TN Department of Health Wins Alzheimer’s Awareness Project

The Tennessee Department of Health (TDH) today announced that it has been awarded a two-year project to build capacity to promote Alzheimer’s disease awareness. This project will support provider engagement, strategic planning and public awareness of harm reduction, early diagnosis and treatment. TDH is one of 16 public health departments granted this capacity building opportunity under the Building Our Largest Dementia (BOLD) Infrastructure for Alzheimer’s Act.

“About 120,000 Tennesseans live with Alzheimer’s disease, and approximately 357,000 caregivers in the state provide millions of hours of care annually,” said Dr. Denise Werner, TDH Deputy Medical Director, Division of family health and well-being. “Our goal is to help people in Tennesse understand how to reduce their risk of developing dementia and who to turn to if they, or their family members, show signs of memory loss.”

Dementia is a general term for memory loss and decline in other mental functions that interferes with daily life. Alzheimer’s disease accounts for 60-80% of dementia cases. With more than 3,500 deaths per year, Alzheimer’s disease is the fifth leading cause of death in Tennessee. Additionally, the Centers for Disease Control and Prevention (CDC) ranks the state as having the fourth highest Alzheimer’s death rate in the nation based on 2019 data.

According to the 2021 Alzheimer’s Disease Facts and Figures report, minority communities suffer disproportionately. For example, older African Americans are twice as likely to be diagnosed with Alzheimer’s disease. Older Hispanics are 1.5 times more likely to be diagnosed with the disease than older non-Hispanic whites.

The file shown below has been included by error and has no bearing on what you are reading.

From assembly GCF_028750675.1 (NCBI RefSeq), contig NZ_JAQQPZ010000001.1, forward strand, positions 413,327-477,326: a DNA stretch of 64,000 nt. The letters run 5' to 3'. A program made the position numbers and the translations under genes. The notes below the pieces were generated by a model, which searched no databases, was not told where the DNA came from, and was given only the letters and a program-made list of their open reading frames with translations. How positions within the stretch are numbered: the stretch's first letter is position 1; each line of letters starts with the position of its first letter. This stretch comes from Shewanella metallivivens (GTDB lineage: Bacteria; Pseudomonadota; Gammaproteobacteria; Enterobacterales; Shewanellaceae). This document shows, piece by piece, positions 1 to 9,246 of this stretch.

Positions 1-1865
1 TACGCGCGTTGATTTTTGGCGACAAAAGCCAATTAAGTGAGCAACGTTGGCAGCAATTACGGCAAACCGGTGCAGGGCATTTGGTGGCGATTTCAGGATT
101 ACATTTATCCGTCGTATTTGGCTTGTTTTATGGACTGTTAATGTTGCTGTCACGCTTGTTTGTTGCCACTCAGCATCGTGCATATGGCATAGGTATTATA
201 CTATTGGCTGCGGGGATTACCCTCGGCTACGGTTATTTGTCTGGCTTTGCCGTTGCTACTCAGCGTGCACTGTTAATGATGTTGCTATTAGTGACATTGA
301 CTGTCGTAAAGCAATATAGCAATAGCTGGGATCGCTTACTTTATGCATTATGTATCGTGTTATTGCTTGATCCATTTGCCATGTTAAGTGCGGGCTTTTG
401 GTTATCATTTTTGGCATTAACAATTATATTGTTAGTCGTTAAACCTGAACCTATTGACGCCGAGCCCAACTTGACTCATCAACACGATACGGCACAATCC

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TDH creates an awareness campaign on Alzheimer’s disease thanks to funding granted by the BOLD program. The department works with partners statewide to increase awareness of Alzheimer’s disease, including warning signs, finding a diagnosis, and lifestyle habits that can help keep your healthy body and brain while reducing your risk of memory loss. The campaign will also encourage patients and caregivers to engage with a primary care provider to screen for dementia and share resources, including the importance of advance care planning with their patients and caregivers.

To learn more about Alzheimer’s disease and other dementias and how to get involved in TDH’s efforts, visit our website at

The mission of the Tennessee Department of Health is to protect, promote, and enhance the health and prosperity of the people of Tennessee. To learn more about TDH’s services and programs, visit

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